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Huntsville native supports critical Navy mission half a world away

Ensign Theresa Erbach (Photo by Senior Chief Mass Communication Specialist Gary Ward)

Erbach credits part of her success in the Navy to lessons learned in Huntsville.

Posted: May 20, 2019 1:27 PM

Ensign Theresa Erbach, a native of Huntsville, initially joined the military for the lure of a free education at the Naval Academy.

“As I went along, I liked the idea of a challenge, of doing something I was very unfamiliar with and having that be my introduction to the world,” she said.

Now, just a year later and half a world away, Erbach serves with Commander, Naval Forces Japan, supporting the Navy’s mission in one of the world’s busiest maritime regions and supporting U.S. 7th Fleet.

“It's hectic and volatile,” she said. “Because it can be a little crazy, the bonds you form with people out here are really close. I love the wardroom on my ship. It’s got some of the best people I’ve ever met,” said Erbach, who recently transferred from the USS Shiloh.

Erbach, a 2014 graduate of Virgil I. Grissom High School, is a surface warfare officer candidate forward-deployed at a Navy installation in Yokosuka, Japan, 43 miles south of Tokyo. Right now, she’s the command assistant training officer. On the Shiloh, she’s the electronics warfare officer who manages all the radars and maintains them.

Erbach credits part of her success in the Navy to lessons learned in Huntsville.

“Optimism has carried me a really long way,” Erbach said. “Along with that, empathy. It's such a team effort. If you don't understand the people you're working with, and times get tough, which they will, things will be difficult. Adaptability and the ability to react to change has really gotten me through.”

Commander, Naval Forces Japan, Navy Region Japan acts as the Navy representative and coordinator in the area of responsibility stretching from the southern tip of the Kamchatka peninsula to the northern tip of Taiwan and promotes operability and liaises with the Japan Maritime Self Defense Force. CNFJ/CNRJ delivers vital shore readiness capabilities to the fleet, fighter and family throughout the western Pacific and Indian Ocean by optimizing available resources.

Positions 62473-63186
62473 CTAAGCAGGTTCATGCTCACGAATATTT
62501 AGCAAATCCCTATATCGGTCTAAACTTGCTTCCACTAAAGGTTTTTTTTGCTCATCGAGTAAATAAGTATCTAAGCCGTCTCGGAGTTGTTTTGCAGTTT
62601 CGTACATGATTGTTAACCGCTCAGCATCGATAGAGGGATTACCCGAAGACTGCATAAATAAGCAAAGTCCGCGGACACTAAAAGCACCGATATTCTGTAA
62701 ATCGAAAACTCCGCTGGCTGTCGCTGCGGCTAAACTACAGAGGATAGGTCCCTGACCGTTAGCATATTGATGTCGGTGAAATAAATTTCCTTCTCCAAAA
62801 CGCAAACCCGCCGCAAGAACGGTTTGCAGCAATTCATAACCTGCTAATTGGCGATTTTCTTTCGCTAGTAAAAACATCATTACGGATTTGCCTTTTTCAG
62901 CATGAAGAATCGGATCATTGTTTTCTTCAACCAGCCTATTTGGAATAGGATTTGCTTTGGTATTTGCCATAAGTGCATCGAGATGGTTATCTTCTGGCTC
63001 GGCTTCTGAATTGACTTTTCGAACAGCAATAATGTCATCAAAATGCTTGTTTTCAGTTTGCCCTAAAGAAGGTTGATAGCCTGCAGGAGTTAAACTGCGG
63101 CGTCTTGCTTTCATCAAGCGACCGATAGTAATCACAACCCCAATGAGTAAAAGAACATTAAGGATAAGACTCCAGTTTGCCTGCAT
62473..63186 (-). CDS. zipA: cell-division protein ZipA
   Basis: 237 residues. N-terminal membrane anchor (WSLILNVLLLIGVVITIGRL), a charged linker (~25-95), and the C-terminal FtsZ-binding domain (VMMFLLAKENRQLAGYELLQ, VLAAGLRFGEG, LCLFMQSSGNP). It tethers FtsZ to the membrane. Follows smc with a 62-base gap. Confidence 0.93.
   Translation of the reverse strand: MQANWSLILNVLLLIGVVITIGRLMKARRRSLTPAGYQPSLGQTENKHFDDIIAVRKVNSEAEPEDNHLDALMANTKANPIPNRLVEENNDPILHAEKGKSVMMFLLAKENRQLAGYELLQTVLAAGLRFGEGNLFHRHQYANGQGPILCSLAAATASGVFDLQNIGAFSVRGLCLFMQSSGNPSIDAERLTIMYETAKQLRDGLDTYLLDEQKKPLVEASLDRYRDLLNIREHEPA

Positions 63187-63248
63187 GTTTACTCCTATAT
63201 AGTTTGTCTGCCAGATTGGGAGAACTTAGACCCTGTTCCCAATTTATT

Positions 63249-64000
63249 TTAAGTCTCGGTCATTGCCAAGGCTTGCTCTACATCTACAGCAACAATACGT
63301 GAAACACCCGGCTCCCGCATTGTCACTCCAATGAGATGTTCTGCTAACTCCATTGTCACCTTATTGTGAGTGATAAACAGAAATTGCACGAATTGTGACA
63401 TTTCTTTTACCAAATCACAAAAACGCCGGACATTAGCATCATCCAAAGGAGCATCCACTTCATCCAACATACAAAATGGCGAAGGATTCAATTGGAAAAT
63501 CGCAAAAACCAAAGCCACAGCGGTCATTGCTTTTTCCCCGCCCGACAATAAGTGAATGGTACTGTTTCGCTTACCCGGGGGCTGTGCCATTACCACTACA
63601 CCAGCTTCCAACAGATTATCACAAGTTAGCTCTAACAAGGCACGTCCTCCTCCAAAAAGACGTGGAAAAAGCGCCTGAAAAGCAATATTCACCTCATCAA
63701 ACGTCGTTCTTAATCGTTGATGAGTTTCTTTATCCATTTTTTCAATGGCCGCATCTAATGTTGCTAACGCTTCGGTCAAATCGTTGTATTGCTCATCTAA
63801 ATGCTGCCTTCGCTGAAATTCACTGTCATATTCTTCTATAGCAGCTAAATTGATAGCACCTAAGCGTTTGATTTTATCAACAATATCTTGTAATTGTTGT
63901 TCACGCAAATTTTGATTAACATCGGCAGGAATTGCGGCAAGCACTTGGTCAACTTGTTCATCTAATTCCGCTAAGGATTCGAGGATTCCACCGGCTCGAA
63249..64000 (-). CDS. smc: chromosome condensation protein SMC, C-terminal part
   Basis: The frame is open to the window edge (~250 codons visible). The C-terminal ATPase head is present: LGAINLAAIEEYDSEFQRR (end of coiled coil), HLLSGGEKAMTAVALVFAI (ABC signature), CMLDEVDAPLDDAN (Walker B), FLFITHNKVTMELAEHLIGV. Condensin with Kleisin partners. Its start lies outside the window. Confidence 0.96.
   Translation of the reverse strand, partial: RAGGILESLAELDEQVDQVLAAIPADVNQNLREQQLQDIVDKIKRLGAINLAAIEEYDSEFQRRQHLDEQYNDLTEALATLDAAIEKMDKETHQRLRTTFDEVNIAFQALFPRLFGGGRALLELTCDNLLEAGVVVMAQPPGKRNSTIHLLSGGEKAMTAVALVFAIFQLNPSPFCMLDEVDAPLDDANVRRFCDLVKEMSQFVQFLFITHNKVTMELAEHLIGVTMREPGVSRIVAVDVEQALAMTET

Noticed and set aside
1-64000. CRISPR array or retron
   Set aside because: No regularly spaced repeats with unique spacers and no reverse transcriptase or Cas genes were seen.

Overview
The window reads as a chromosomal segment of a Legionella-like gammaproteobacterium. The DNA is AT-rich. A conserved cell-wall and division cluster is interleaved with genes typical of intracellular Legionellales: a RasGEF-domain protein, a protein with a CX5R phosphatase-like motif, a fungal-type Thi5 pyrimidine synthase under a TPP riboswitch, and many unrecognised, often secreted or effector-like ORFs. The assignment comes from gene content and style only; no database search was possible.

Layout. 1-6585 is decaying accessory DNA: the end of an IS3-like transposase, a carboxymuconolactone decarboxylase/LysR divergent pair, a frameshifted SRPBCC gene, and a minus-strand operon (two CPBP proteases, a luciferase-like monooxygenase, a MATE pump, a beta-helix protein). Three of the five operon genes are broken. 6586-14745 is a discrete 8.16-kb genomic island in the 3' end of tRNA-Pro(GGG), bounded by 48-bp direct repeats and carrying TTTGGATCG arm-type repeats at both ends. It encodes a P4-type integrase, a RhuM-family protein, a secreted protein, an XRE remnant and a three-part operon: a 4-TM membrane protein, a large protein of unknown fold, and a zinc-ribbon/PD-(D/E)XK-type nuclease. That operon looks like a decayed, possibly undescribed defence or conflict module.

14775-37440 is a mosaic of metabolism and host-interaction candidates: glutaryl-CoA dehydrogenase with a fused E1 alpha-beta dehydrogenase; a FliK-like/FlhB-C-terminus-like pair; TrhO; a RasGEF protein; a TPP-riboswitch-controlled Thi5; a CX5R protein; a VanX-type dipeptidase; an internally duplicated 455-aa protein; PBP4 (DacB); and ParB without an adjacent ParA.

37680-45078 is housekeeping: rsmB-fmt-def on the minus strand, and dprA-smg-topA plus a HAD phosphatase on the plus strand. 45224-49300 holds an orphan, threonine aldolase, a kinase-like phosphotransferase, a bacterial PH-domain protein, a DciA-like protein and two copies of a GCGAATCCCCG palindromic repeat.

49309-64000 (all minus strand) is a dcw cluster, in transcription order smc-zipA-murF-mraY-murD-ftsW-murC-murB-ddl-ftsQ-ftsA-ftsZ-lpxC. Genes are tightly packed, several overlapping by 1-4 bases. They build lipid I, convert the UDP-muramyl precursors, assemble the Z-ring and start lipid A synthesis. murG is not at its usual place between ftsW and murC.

“It's really cool that, you get here, and unless you speak the language, you’re kind of on your own culturally, and it makes the base tight-knit,” Erbach said. “We're kind of doing our own thing out here.”

With more than 50 percent of the world's shipping tonnage and a third of the world's crude oil passing through the region, the United States has historic and enduring interests in this part of the world. The Navy's presence in Yokosuka is part of that long-standing commitment.

"The Navy is forward-deployed to provide security and strengthen relationships in a free and open Indo-Pacific. It's not just the ships and aircraft that have shown up to prevent conflict and promote peace," said Vice Adm. Phil Sawyer, commander, U.S. 7th Fleet. "It is, and will continue to be our people who define the role our Navy plays around the world. People who've made a choice, and have the will and strength of character to make a difference."

Yokosuka boasts some of the largest and best of everything the Navy has to offer, according to Navy officials. More than 50 forward-deployed commands in Yokosuka support crucial operating forces, including military units from the United States Seventh Fleet, Commander Destroyer Squadron 15 and the only permanently forward-deployed aircraft carrier, USS Ronald Reagan (CVN-76).

The challenge of providing extended service to the fleet overseas is met in a high operating tempo thanks to an exceptional U.S. and Japanese workforce, Navy officials explained. Yokosuka’s strategic location and support capabilities allow operating forces to be 17 days closer to locations in Asia than their counterparts based in the continental United States.

Serving in the Navy means Erbach is part of a world that is taking on new importance in America’s focus on rebuilding military readiness, strengthening alliances and reforming business practices in support of the National Defense Strategy.

A key element of the Navy the nation needs is tied to the fact that America is a maritime nation, and that the nation’s prosperity is tied to the ability to operate freely on the world’s oceans. More than 70 percent of the Earth’s surface is covered by water; 80 percent of the world’s population lives close to a coast; and 90 percent of all global trade by volume travels by sea.

“Our priorities center on people, capabilities and processes, and will be achieved by our focus on speed, value, results and partnerships,” said Secretary of the Navy Richard V. Spencer. “Readiness, lethality and modernization are the requirements driving these priorities.”

There are many ways for sailors to earn distinction in their command, community, and career. Erbach is most proud of her Naval Academy commissioning.

“I loved it but it was super tough. I struggled to find myself,” Erbach said. “The biggest thing for me was finding out what kind of person I was. Toward the end, as I accrued more responsibility and still wondered what I'd do with my life, I discovered that this is a necessary step I need to have in my life, because I’ve already learned so much from it.”

As a member of one of the U.S. Navy’s most relied upon assets, Erbach and other sailors know they are part of a legacy that will last beyond their lifetimes contributing to the Navy the nation needs.

“It's such a good idea to serve,” Erbach said. “It teaches so many important life lessons. You learn so much about yourself and come out a better person.”

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